The future of the fleet vehicle: ZEFER project launches to demonstrate the benefits of zero emission fuel cell cars for large urban fleetsMay 2, 2018
The commercialisation of the hydrogen fuel cell electric vehicle (FCEV) edges closer to reality with the launch of the €26 million pan-European ZEFER (Zero Emission Fleet vehicles for European Roll-out) project. Co-ordinated by Element Energy, this ground-breaking initiative will deploy 180 hydrogen fueled vehicles into a combination of taxi, private hire and police fleets across Paris, Brussels and London. With the cars being used every day over long distances these vehicles, and their supporting infrastructure, will be pushed to their limits to highlight the technological merit of hydrogen transport and the promising business case for future fleet FCEV adoption.
ZEFER will provide a key catalyst to the real market adoption of hydrogen cars across European cities. By deploying captive fleets of FCEVs, a steady demand for hydrogen fuel can be created and the economics of operating a hydrogen refueling station improved. This could prove to be a key transition point for hydrogen fuel cell cars as the daily costs of running a vehicle becomes more accessible to the wider commercial market. Additionally, with stricter air quality regulations being introduced by many cities and municipalities, the ZEFER project will highlight the viability of FCEVs to provide a zero emission alternative for diesel vehicles in inner city areas.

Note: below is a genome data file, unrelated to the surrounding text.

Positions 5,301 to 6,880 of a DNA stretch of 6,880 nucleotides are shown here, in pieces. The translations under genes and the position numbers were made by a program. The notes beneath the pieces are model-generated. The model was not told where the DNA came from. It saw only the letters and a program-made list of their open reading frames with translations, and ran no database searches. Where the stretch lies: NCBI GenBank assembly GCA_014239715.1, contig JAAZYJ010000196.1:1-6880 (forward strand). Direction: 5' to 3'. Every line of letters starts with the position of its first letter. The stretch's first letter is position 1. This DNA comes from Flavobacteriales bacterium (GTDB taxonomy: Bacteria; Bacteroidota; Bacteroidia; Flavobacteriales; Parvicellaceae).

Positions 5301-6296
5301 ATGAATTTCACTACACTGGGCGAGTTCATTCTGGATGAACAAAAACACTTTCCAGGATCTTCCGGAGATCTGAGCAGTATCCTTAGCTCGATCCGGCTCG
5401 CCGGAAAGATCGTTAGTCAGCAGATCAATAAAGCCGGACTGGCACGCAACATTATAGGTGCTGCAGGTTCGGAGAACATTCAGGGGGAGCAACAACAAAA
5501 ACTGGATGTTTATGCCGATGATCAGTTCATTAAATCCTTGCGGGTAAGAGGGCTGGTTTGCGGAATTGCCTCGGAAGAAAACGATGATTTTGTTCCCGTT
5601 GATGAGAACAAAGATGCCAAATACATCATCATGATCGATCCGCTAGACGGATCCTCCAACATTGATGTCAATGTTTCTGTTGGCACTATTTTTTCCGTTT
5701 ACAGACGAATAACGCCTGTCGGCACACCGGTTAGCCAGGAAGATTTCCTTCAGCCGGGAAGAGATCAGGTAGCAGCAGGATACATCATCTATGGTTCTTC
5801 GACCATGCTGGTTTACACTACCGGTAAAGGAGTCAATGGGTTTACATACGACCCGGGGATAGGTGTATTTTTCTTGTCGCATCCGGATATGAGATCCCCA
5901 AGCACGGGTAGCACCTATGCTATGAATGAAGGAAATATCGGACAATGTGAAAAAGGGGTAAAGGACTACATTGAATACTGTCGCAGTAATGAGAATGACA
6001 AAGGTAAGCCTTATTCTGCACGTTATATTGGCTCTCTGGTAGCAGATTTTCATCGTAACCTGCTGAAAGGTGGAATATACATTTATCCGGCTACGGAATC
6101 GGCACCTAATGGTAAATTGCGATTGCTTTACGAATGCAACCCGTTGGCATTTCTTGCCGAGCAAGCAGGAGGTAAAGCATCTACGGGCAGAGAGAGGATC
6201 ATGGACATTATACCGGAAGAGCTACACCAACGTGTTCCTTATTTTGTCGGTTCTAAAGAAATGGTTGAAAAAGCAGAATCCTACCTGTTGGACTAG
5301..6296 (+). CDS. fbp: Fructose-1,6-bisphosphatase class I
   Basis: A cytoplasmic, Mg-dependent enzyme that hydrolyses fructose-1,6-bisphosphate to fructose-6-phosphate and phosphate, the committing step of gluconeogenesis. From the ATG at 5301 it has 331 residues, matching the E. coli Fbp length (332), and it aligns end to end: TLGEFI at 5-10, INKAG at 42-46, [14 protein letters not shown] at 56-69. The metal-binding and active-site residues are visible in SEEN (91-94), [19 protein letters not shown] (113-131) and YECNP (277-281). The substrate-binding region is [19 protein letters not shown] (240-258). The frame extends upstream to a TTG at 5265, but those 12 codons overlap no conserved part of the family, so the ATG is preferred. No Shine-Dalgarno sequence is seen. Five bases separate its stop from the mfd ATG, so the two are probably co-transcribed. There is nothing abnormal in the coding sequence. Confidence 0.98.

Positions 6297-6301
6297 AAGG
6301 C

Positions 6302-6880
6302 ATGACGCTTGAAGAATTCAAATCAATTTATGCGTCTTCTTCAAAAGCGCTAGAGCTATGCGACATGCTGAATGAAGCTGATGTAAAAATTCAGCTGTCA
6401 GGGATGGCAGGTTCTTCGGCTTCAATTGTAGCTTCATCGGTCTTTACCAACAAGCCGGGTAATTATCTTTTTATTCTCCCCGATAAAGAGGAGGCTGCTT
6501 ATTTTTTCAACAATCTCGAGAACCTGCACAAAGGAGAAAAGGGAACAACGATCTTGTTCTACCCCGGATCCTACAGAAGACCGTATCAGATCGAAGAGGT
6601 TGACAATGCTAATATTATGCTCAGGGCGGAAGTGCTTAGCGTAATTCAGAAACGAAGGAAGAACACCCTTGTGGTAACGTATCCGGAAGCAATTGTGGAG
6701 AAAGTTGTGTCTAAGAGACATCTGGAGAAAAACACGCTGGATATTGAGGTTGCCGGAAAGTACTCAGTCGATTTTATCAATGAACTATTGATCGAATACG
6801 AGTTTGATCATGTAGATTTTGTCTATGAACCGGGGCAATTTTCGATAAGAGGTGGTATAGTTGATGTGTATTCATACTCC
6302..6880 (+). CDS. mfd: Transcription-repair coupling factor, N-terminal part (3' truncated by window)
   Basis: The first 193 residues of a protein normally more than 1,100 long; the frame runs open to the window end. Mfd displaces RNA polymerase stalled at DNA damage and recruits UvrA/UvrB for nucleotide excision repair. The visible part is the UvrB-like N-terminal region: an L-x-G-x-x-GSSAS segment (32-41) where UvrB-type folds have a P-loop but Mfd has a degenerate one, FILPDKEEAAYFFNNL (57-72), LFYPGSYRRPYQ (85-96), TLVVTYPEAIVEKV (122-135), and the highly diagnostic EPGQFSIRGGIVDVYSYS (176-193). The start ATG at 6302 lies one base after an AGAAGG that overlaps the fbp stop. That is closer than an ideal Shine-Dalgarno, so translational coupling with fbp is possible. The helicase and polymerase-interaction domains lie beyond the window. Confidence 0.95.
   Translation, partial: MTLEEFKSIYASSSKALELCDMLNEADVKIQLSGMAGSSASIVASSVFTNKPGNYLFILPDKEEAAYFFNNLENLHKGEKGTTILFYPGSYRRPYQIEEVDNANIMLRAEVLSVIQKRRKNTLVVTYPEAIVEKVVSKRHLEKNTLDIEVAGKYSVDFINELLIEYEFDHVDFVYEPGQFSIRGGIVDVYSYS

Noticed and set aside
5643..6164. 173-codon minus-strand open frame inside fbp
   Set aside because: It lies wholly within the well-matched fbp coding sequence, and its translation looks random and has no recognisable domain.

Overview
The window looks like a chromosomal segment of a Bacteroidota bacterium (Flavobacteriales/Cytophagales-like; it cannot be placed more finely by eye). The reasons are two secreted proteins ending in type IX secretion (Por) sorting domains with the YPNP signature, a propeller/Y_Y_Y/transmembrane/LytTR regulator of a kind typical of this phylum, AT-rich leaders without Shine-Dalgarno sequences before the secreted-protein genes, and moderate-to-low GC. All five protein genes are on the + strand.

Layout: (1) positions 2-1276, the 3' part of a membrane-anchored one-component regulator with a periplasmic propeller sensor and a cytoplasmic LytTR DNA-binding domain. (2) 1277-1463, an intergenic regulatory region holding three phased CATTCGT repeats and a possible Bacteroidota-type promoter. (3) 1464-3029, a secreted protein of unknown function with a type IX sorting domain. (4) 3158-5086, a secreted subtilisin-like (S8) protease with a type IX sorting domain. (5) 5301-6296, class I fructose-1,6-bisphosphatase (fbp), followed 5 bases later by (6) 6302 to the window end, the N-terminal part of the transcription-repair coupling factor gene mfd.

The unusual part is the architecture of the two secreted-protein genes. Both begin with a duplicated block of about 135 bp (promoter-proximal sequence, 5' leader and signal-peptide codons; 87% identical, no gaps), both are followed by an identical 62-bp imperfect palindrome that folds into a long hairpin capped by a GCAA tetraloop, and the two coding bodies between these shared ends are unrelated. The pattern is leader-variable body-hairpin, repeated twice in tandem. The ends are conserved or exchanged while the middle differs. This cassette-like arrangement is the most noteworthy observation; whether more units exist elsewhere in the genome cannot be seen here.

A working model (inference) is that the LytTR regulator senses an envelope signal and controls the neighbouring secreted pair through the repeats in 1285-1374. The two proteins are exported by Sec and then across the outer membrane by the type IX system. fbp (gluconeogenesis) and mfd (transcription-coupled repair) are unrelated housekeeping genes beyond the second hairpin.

Ben Madden, Director at Element Energy, said: “We are delighted to be leading this major project which will demonstrate commercially viable use cases for hydrogen fuelled vehicles in high mileage urban fleets. The increasingly widespread hydrogen infrastructure network in leading European cities as well as new FCEV models from manufacturers are beginning to drive real market adoption. We are excited to see first large-scale users starting to take up the technology in large fleets to do the day to day work of vehicles which operate in urban centres.”Transport. Bookmark the permalink.